The important aspect of this research, according to the Stanford News, was that:
"The work supports the idea that the Fukushima radioisotopes can be used to reliably determine the previously unknown trans-oceanic movements of juvenile Pacific bluefin tuna. This information could be used to prevent tuna from being overfished."
Would You Like a Side of Hot Seaweed With Your Hot Tuna?
Reporting on the same information, the Two Rivers Tribune in northern California noted:
"On the coast of California, there is a deep sea kelp forest at Corona del Mar that now contains concentrations of radiation that are 250 times higher than levels found in kelp prior to the Japanese nuclear accidents. A research article published in Scientific American reports that radiation accumulated in fish that ate near the kelp". Presently, there is no research as to what is the exact effect on fish and their offspring will be from the increased levels of radiation that are being found".
"The Japanese government has banned both the domestic sale and international export of most fish that are caught off the Fukushima coast. Radiation levels are still rising two years after the nuclear accidents. In January of 2013 the tested levels of cesium were about 2,540 times what is considered safe for human consumption. Strontium levels are 240 times the legal limit."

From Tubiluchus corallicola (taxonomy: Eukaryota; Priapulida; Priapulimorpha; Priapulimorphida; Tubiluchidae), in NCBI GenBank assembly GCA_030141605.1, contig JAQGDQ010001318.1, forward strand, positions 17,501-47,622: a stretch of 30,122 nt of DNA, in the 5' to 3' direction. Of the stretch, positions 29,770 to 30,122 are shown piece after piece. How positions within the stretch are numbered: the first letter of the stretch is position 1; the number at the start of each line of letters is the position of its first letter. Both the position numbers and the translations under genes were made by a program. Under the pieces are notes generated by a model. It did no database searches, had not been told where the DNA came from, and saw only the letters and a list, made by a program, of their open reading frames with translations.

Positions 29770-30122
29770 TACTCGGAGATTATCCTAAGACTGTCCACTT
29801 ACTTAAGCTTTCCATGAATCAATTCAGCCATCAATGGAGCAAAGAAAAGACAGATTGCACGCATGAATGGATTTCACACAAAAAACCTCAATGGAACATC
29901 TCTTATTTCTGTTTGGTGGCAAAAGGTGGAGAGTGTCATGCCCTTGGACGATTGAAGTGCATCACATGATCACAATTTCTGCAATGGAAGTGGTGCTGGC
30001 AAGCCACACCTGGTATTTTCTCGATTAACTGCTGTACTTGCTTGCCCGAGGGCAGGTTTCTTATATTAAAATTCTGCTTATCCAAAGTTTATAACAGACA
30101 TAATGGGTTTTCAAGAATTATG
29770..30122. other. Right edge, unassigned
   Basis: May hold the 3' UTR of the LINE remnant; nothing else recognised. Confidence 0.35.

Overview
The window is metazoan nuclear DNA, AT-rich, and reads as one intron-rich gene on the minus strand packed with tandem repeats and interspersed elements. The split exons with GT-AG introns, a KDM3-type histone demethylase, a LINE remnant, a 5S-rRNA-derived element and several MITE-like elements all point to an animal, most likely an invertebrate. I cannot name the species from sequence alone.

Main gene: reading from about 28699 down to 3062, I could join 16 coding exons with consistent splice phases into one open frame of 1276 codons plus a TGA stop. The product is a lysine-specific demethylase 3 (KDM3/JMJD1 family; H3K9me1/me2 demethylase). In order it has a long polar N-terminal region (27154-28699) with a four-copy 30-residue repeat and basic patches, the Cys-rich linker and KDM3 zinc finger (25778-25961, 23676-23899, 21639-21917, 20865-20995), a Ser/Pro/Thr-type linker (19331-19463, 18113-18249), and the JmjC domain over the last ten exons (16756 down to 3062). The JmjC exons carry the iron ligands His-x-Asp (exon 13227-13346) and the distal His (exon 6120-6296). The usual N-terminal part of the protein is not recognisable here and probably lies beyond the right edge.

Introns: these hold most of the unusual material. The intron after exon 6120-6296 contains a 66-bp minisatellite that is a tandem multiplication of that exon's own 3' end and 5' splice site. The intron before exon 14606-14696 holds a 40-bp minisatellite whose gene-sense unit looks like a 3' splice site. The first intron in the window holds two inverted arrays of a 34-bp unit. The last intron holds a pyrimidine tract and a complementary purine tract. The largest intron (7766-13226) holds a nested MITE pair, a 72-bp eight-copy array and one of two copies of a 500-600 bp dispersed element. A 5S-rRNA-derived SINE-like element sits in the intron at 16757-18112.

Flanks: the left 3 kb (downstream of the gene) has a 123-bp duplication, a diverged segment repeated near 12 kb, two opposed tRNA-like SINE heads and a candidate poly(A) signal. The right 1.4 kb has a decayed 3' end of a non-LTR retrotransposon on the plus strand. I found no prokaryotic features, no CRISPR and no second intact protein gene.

It's Not a Cover-up If Governments Gather No Useful Information, Is It?
Apparently there is no comprehensive, Fukushima-related radiation testing being carried on by the U.S. Canadian, or other governments whose people are directly affected. Nor is there any international body publicly performing this work.
The Global Monitoring Division of the Earth System Research Laboratory of the National Oceanic & Atmospheric Administration (NOAA) of the U.S. Dept. of Commerce monitors global levels of "carbon dioxide, carbon monoxide, methane, nitrous oxide, surface and stratospheric ozone, halogenated compounds including CFC replacements, hydrocarbons, sulfur gases, aerosols, and solar and infrared radiation."
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